What Your Church Needs to Know About Disaster Sheltering
What Your Church Needs to Know About Disaster Sheltering
Experts offer tips on how your church can prepare now to better serve your community after disaster strikes.

Disaster strikes your community, and your church wants to help. You have a large, easily accessible building, and people need somewhere safe to go. Opening up your building as a disaster shelter is a great option, but it’s not as simple as opening your doors and inviting people in. Sheltering requires planning and cooperation with outside organizations to do it well.

American Red Cross is one organization that often partners with churches in post-disaster sheltering situations. It’s also helpful to develop relationships with your local emergency management organizations, who will be important contacts when disaster strikes.

Research shows that churches are often the first place people turn in the event of a disaster or emergency—even if they’re not a member, or even religious.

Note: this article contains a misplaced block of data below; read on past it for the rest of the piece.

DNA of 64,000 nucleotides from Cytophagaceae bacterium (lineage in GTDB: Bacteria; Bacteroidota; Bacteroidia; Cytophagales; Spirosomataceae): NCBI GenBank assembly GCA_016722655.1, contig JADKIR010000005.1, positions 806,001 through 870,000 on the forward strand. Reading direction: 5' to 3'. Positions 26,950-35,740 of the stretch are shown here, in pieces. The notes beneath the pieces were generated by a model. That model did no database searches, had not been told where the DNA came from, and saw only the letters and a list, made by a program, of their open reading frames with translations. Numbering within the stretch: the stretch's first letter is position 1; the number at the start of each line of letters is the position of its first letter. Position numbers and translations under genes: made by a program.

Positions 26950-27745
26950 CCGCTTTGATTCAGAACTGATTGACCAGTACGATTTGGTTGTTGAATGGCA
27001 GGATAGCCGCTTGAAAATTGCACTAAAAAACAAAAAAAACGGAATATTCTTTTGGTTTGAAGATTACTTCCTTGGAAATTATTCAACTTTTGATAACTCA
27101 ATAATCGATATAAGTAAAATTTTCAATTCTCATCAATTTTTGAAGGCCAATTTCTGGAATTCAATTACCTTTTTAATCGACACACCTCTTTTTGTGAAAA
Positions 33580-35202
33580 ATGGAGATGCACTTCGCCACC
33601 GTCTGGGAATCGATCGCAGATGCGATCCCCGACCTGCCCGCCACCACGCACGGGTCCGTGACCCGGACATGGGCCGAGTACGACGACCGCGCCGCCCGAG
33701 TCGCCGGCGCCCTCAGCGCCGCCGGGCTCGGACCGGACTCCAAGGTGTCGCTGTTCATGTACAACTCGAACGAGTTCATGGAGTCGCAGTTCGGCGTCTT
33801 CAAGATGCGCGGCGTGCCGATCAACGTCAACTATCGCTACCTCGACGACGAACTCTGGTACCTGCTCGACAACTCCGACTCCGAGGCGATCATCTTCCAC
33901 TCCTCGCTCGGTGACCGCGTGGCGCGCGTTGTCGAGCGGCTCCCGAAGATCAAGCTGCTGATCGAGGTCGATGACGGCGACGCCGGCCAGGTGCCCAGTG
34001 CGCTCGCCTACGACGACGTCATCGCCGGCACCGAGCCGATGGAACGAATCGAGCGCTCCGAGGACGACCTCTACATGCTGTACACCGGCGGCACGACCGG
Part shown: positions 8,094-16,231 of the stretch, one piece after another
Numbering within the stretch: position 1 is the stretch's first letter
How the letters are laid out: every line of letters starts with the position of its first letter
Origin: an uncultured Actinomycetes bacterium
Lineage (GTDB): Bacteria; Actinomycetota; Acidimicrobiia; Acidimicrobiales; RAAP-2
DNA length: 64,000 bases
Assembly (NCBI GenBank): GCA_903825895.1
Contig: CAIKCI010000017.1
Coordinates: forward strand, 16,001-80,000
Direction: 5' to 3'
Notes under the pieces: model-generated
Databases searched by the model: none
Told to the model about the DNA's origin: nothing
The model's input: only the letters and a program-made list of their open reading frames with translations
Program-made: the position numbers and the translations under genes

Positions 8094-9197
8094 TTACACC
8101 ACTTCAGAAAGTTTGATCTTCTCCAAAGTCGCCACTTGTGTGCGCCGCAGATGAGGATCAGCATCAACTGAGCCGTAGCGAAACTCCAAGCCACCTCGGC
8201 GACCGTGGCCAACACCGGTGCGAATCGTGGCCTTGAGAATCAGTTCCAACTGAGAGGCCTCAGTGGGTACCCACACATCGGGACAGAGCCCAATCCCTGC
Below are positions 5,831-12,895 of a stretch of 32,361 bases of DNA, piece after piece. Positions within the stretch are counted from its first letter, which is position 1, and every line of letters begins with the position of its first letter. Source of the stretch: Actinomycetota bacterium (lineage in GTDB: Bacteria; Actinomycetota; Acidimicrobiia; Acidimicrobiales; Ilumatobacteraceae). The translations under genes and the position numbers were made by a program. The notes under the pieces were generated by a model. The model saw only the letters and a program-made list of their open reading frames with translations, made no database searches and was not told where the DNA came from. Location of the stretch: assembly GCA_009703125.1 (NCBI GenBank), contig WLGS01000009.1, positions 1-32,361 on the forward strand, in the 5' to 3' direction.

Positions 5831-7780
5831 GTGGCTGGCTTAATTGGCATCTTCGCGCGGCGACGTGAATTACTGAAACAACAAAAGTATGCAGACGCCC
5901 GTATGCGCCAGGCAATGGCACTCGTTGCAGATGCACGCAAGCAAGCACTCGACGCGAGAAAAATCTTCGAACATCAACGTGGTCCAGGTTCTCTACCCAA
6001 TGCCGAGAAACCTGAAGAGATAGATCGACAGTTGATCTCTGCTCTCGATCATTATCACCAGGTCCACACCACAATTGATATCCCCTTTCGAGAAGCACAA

Research shows that churches are often the first place people turn in the event of a disaster or emergency—even if they’re not a member, or even religious. People know that a church is a place where they can find shelter, safety, and care, from people who are local to their community and who will be there long after the initial relief phase is over. Sheltering is a tangible, powerful way for churches to demonstrate their love for their neighbors.

The logistics of sheltering may feel overwhelming, but partnering with local organizations can help alleviate that burden by allowing churches to do what they do best while leaving the specialized details to experts. According to Curt Luthye, Regional Volunteer Services Officer at Red Cross at the American Red Cross of San Diego/Imperial Counties, “While a church offers its space, and sometimes its staff and volunteers, the Red Cross can provide resources to the shelter, such as cots, blankets and necessary food as well as a commitment to restock any items used by clients.” This arrangement can improve the impact of both organizations’ efforts. “This allows the church to serve its community while being supported by Red Cross resources and sheltering expertise,” says Luthye.

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Posted:
January 8, 2019
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